The authors see today’s EHR as an “electronic file cabinet” which is poorly equipped to handle health activities and use cases such as shared care planning, genomics and personalized medicine, population health and public health, remote monitoring and sensors.

They contend that to create an interoperable healthcare ecosystem, we will need to move far beyond point-to-point, EHR-to-EHR connections. Instead, they suggest adding connections with patients and family caregivers, non-clinical providers such as school clinics for youth and community health centers. (They do agree with Faulkner that incorporating data on social determinants of health is important.)

Their connected health record ties more professionals together and adapts to new models of care. It would foster connections between primary care physicians, multiple specialists, hospitals, clinics, pharmacies, laboratories, public health registries and new models of care such as ACOs. It would be adaptive rather than reactive.

For example, if the patient at home with cancer gets a fever, her temperature data would be transmitted to her primary care physician, her oncologist, her home care nurse and family caregiver. The care plan would evolve based on the recommendations of team members, and the revised vision would be accessible automatically to the entire care team. “A static, allegedly comprehensive health record misses the dynamics of an interactive, learning health system,” the authors say.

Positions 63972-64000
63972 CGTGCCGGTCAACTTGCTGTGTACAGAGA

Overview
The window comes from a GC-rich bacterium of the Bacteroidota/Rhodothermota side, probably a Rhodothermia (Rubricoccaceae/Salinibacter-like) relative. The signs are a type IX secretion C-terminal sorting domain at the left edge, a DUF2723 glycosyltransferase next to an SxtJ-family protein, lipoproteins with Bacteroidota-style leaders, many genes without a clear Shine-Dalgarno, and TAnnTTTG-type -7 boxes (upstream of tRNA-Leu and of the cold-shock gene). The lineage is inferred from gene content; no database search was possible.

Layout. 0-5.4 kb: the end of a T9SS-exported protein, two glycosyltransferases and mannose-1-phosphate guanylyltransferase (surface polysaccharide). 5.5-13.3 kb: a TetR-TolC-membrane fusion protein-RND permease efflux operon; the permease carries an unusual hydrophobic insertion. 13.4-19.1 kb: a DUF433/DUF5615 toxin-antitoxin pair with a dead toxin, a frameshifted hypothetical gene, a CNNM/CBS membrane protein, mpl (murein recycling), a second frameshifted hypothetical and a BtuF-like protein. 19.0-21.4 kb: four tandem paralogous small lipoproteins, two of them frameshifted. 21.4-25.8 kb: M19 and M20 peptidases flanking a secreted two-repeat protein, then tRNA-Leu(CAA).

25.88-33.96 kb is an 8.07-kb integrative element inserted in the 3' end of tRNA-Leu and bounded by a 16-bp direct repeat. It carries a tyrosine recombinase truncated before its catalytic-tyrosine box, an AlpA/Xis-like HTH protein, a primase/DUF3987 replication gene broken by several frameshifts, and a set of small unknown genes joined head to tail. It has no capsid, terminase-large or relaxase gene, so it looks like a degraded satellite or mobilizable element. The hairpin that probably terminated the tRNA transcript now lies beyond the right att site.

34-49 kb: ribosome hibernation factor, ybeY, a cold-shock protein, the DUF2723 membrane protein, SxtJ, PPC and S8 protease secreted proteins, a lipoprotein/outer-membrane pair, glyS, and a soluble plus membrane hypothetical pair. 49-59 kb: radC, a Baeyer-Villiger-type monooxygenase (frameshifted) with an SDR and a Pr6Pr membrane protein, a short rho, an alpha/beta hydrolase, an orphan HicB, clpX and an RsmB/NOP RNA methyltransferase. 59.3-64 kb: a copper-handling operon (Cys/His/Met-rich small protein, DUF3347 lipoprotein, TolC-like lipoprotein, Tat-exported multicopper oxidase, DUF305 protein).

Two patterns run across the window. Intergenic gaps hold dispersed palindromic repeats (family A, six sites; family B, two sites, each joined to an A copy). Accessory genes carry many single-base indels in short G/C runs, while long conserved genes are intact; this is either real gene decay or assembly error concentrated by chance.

All that being said, this model still appears to be at the vision stage. Perhaps given its backing, the comprehensive health record seems to be getting far more attention. And arguably, attempting to integrate a good deal more data on patients into an EHR could be beneficial.

However, both models are largely untested, and both beg the question of whether building more content on an EHR skeleton can lead to transformation. On the other hand, while the concept of a connected health record is attractive, my sense is that the components needed to this happen have not matured yet.

Ultimately, it will be clinicians who decide which model actually works for them, not vendors or abstract thinkers. Let’s see which model makes the most sense to them.

Some Important Tips On Telemedicine Security

Posted on March 22, 2018 I Written By

Anne Zieger is veteran healthcare consultant and analyst with 20 years of industry experience. Zieger formerly served as editor-in-chief of FierceHealthcare.com and her commentaries have appeared in dozens of international business publications, including Forbes, Business Week and Information Week. She has also contributed content to hundreds of healthcare and health IT organizations, including several Fortune 500 companies. Contact her at @ziegerhealth on Twitter or visit her site at Zieger Healthcare.

Recently, WEDI released a paper offering a pretty basic overview of the main categories of telemedicine services. From my standpoint, most of the paper wasn’t that new and exciting, one section had some interesting suggestions worth sharing. While you’ve probably heard some of them before, you probably haven’t seen the full package they shared.